Pat came to see me a year ago. He described having difficulties in relationships, being possessive and jealous, struggling to stay on top of his job as he was unable to complete projects, being super critical on himself.  What transpired was that Pat’s mother was a alcoholic.  He could be described as an adult child of an alcoholic. There is a growing debate in Irish society about the impact of alcohol. Here is a view from the therapy room of those impacted by the alcohol addition of a parent.


Growing up in an environment where alcohol is prevalent impacts on the individual as children but also when they are adults.    Dr. Janet Woititz identified particular issues associated with Adult Child of Alcoholics (ACOA). I being these potential themes to you to consider if you grew up in a house where alcohol was prevalent. I would also like to remind you that you have resilience, skills and resources that can and have overcome many adversities. These issues may help you to become aware of some blind spots in your life and how they have played out in some of your relationships.


  1. You guess at what normal behaviour is.
    The home of an alcoholic is not “normal.” Life revolves around the addiction and most family members learn to keep their family going, as they know it. Children of alcoholic parents do not live the same life as their “normal” peers.


  1. You may have difficulty following a project tghrough from beginning to end.
    In the home of an alcoholic there is a high level of unpredictability and disruption. In ayou’re your role model did not complete tasks,  hence you may find this is a hard skill for the adult child of an alcoholic to learn. If you have completed education eg Leaving Cert, Trade Skills or Third Level it shows your resilience coming through.


  1. You may lie when it would be just as easy to tell the truth.
    As a child of an alcoholic, you have learnt the art of lying to make excuses you parent. Lying becomes part of the norm in an attempt to keep the alcoholic family intact


  1. You may judge yourself without mercy.

As a child no matter what you tried to do you could not fix the addiction or the family dysfunction. Throwing yourself into excellence in football, school and achieving excellence you don’t know how to enjoy and are super critical on yourself.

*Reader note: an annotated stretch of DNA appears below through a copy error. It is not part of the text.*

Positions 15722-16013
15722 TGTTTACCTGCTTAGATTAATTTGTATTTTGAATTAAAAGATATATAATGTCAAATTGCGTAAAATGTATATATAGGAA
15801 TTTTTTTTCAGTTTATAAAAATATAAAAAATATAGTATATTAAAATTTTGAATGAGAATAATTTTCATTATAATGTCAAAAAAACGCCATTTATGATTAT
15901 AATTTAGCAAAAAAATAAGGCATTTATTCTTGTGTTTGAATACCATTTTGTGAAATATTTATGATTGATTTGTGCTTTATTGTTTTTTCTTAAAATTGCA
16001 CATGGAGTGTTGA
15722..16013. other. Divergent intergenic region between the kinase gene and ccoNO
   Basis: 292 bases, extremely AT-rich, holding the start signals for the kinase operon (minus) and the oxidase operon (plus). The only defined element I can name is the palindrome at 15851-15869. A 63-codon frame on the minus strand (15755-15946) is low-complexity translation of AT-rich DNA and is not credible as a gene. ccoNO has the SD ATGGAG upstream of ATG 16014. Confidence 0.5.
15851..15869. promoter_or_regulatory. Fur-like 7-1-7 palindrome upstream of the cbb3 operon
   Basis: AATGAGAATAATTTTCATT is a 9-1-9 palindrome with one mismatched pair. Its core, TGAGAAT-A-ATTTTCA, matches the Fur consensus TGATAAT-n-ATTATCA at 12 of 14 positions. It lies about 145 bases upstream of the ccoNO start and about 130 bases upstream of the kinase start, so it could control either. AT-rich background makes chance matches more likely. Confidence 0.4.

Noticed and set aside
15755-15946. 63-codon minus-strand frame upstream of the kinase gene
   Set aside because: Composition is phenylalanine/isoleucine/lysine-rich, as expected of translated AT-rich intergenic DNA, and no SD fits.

1. You have difficulty having fun.

Growing up with an alcoholic parent is not fun. As a child you may constantly worry your alcoholic parent or compensating in some way for them.  As a child the fun was not on your agenda.


  1. Adult children of alcoholics take themselves very seriously.

At too young an age and because of your role in the family responsibility was put on your shoulders. With the weight of the family  and the world you take things on in a serious way.


  1. You may have difficulty with intimate relationships.

Having no “normal” perspectives on relationships or family roles you may struggle in relationships particularly in areas of trust. Your heart has been broken may times when you were a child with false promises of reform.  As a result you know how to shut yourself off from others to protect your feelings.


  1. You may overreact to changes over which they have no control.

Life as a child was very unpredictable you did not know when your parent would be drunk, predict what will happen from one day to the next. All you wanted was to feel safe.  As an adult you want control. You need to know what is going to happen, how it is going to happen, and when. In the real world control and predictability is not always possible. When palsn change you struggle, feeling angry or anxious.


  1. You may seek approval and affirmation.

As a child you naturally sought approval and praise, In your house rules, roles and routines were not present.  In adulthood you may experience indecisiveness and unsure of yourself.


  1. You may be super responsible or super irresponsible.

You may want that control and predictability and may struggle with anxiety or perfectionism.

The opposite result is the adult child may develop an alcohol, problem until get their life together, with appropriate support.


  1. You are are extremely loyal, even in the face of evidence that the loyalty is undeserved.

People may ask “Why do you put up with him?” For you, you are used to dealing with just that, the alcoholic parent.



These characteristics may seem daunting, but they are simply a description, they DON’T set the course of a person’s life.  Recognising and understanding the impact of growing up in a house where alcoholism is present then you can heal. It’s also important to add that despite this impact there was most likely one good role model in your life, another parent, grandparent, uncle or aunt. They have a great impact on us and allow us to understand healthy boundaries and healthy relationships.


This was the case for Pat. With some counselling he was able to discover the maps that had guided pats of his life.  He took control and embarked on a journey of discovery and healing. He became aware of his blind spots.  Imagine these like tripwires. Before he crashed through them!  Now he is aware and is able to step over them.  Are you aware of the tripwires in your life? Have you the awareness and skills to step over them? Together I hope we can figure some of them.